Magnesium reduces vascular smooth muscle cell (VSMC) calcification in vitro but the mechanism has not been revealed so far. This work used only slightly increased magnesium levels and aimed at determining: a) whether inhibition of magnesium transport into the cell influences VSMC calcification, b) whether Wnt/β-catenin signaling, a key mediator of osteogenic differentiation, is modified by magnesium and c) whether magnesium can influence already established vascular calcification. Human VSMC incubated with high phosphate (3.3 mM) and moderately elevated magnesium (1.4 mM) significantly reduced VSMC calcification and expression of the osteogenic transcription factors Cbfa-1 and osterix, and up-regulated expression of the natural calcification inhibitors matrix Gla protein (MGP) and osteoprotegerin (OPG). The protective effects of magnesium on calcification and expression of osteogenic markers were no longer observed in VSMC cultured with an inhibitor of cellular magnesium transport (2-aminoethoxy-diphenylborate [2-APB]). High phosphate induced activation of Wnt/β-catenin pathway as demonstrated by the translocation of β-catenin into the nucleus, increased expression of the frizzled-3 gene, and downregulation of Dkk-1 gene, a specific antagonist of the Wnt/β-catenin signaling pathway. The addition of magnesium however inhibited phosphate-induced activation of Wnt/β-catenin signaling pathway. Furthermore, TRPM7 silencing using siRNA resulted in activation of Wnt/β-catenin signaling pathway. Additional experiments were performed to test the ability of magnesium to halt the progression of already established VSMC calcification in vitro. The delayed addition of magnesium decreased calcium content, down-regulated Cbfa-1 and osterix and up-regulated MGP and OPG, when compared with a control group. This effect was not observed when 2-APB was added. In conclusion, magnesium transport through the cell membrane is important to inhibit VSMC calcification in vitro

  13. Mg-chelatase I subunit 1 and Mg-protoporphyrin IX methyltransferase affect the stomatal aperture in Arabidopsis thaliana.

    PubMed

    Tomiyama, Masakazu; Inoue, Shin-Ichiro; Tsuzuki, Tomo; Soda, Midori; Morimoto, Sayuri; Okigaki, Yukiko; Ohishi, Takaya; Mochizuki, Nobuyoshi; Takahashi, Koji; Kinoshita, Toshinori

    2014-07-01

    To elucidate the molecular mechanisms of stomatal opening and closure, we performed a genetic screen using infrared thermography to isolate stomatal aperture mutants. We identified a mutant designated low temperature with open-stomata 1 (lost1), which exhibited reduced leaf temperature, wider stomatal aperture, and a pale green phenotype. Map-based analysis of the LOST1 locus revealed that the lost1 mutant resulted from a missense mutation in the Mg-chelatase I subunit 1 (CHLI1) gene, which encodes a subunit of the Mg-chelatase complex involved in chlorophyll synthesis. Transformation of the wild-type CHLI1 gene into lost1 complemented all lost1 phenotypes. Stomata in lost1 exhibited a partial ABA-insensitive phenotype similar to that of rtl1, a Mg-chelatase H subunit missense mutant. The Mg-protoporphyrin IX methyltransferase (CHLM) gene encodes a subsequent enzyme in the chlorophyll synthesis pathway. We examined stomatal movement in a CHLM knockdown mutant, chlm, and found that it also exhibited an ABA-insensitive phenotype. However, lost1 and chlm seedlings all showed normal expression of ABA-induced genes, such as RAB18 and RD29B, in response to ABA. These results suggest that the chlorophyll synthesis enzymes, Mg-chelatase complex and CHLM, specifically affect ABA signaling in the control of stomatal aperture and have no effect on ABA-induced gene expression.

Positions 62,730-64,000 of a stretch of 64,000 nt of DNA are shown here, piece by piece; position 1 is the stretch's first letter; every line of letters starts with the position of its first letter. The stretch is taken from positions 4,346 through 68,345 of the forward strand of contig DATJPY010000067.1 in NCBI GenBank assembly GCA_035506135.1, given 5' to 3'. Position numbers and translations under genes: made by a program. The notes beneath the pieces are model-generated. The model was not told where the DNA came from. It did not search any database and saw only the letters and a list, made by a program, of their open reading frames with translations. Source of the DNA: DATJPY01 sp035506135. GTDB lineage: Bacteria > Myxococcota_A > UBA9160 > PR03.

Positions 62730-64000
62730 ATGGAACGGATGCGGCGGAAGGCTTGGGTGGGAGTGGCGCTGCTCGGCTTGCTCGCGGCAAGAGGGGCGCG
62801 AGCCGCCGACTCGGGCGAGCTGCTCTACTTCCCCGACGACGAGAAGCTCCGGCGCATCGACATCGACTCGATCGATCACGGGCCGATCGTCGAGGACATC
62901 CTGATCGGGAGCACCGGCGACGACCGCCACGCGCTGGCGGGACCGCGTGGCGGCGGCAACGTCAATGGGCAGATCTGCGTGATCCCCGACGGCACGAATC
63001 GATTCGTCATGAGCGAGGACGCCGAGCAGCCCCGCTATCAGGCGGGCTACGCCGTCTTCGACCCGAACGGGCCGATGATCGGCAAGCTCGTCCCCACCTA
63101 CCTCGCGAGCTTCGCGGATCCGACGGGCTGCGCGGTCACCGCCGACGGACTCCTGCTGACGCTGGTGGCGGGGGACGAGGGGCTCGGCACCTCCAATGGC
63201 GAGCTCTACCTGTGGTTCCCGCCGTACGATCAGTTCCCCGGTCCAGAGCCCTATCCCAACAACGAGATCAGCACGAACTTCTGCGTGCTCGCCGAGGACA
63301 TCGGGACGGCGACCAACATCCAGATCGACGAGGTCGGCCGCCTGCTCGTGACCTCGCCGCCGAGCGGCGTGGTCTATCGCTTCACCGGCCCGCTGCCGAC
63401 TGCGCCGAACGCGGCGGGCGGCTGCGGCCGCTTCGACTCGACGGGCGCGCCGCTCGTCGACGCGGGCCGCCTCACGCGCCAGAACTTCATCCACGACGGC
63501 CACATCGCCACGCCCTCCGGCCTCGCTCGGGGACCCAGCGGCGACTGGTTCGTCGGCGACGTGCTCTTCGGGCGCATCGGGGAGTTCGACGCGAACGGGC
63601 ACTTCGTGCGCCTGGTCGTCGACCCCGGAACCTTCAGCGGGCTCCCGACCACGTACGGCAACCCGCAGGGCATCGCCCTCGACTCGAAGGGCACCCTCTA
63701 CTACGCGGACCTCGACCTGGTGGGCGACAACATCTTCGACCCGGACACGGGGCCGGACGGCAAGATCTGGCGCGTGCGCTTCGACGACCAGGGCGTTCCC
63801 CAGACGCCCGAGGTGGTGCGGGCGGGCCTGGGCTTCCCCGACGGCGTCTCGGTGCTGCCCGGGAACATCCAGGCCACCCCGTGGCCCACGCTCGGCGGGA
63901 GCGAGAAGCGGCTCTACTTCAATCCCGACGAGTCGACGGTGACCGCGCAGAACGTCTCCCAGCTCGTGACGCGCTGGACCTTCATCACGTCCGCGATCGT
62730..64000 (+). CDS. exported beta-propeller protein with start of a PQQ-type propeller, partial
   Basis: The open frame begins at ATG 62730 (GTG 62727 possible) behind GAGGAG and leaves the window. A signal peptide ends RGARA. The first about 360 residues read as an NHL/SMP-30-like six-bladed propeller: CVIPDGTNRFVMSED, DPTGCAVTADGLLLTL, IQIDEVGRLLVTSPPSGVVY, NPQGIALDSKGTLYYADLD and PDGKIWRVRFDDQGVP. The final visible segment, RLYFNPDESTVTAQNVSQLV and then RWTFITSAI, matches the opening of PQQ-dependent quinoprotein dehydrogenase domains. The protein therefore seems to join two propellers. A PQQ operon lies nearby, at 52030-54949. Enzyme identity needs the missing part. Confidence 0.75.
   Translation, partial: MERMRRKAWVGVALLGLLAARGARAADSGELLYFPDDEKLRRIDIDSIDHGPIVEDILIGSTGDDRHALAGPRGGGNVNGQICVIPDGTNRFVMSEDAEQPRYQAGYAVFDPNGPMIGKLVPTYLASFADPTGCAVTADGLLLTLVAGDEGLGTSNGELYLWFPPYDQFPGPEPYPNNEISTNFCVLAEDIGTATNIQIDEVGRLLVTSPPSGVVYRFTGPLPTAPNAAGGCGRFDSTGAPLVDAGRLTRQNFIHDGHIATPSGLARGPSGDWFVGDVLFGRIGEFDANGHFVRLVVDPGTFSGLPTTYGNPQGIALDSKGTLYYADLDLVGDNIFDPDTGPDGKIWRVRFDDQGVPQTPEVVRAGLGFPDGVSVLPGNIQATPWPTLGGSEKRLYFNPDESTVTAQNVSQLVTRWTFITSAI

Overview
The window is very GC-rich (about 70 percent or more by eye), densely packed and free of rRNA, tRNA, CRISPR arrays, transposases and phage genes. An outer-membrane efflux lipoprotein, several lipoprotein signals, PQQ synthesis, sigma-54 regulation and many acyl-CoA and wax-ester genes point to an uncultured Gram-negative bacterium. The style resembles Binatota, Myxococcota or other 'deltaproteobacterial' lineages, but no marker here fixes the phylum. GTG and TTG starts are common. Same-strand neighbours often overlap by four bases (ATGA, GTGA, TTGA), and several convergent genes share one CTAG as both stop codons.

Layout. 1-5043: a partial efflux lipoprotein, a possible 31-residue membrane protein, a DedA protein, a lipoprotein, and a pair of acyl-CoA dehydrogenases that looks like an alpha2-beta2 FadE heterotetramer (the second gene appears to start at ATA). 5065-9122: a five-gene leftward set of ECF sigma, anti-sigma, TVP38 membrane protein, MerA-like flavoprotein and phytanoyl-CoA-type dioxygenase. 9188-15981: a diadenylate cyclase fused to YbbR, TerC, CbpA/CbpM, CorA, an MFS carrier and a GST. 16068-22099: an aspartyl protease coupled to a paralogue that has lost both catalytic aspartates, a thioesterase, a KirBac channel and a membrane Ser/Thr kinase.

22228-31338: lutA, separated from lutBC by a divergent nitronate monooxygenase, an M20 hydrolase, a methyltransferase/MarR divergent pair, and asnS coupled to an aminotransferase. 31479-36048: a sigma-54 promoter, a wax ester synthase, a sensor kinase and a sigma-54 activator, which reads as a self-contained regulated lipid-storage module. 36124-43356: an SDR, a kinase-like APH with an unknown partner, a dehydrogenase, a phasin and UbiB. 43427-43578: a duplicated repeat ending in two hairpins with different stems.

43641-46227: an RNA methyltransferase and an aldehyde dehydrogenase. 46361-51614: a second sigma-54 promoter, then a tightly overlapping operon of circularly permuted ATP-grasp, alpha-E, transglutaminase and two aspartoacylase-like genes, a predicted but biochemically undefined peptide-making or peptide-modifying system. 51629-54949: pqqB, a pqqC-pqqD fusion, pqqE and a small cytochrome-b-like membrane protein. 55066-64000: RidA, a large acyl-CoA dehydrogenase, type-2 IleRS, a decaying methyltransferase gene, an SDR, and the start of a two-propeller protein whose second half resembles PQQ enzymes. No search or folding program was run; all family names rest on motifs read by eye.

14. Purification and characterization of ferro- and cobalto-chelatases.

    PubMed

    Cánepa, E T; Llambías, E B

    1988-01-01

    Pig liver ferrochelatase was purified 465-fold with about 30% yield, to apparent homogeneity, by a procedure involving solubilization from mitochondria, ammonium sulfate fractionation, and Sephacryl S-300 chromatography. The fraction of each purification step had cobaltochelatase as well as ferrochelatase activity. A purified protein of molecular weight 40,000 was found by polyacrylamide gel electrophoresis in the presence of sodium dodecyl sulfate. A molecular weight of approximately 240,000 was obtained by Sephacryl S-300 chromatography. Both activities of the purified fraction increased linearly with time until 2 h, but nonlinear plots were obtained with increasing concentrations of protein. Their optimum pH values were similar. Km values were, for ferrochelatase activity, 23.3 microM for the metal and 30.3 microM for mesoporphyrin, and for cobaltochelatase activity, 27 and 45.5 microM, respectively. Fe2+ and Co2+ each protected against inactivation by heat. Pb2+, Zn2+, Cu2+, or Hg2+ inhibited both activities, while Mn2+ slightly activated; Mg2+ had no effect, at the concentrations tested. There appeared to be an involvement of sulfhydryl groups in metal insertion. Lipids, in correlation with their degree of unsaturation, activated both purified activities; phospholipids also had activation effects. We conclude that a single protein catalyzes the insertion of Fe2+ or Co2+ into mesoporphyrin.

  15. Physiological concentrations of divalent magnesium ion activate the serine/threonine specific protein kinase ERK2.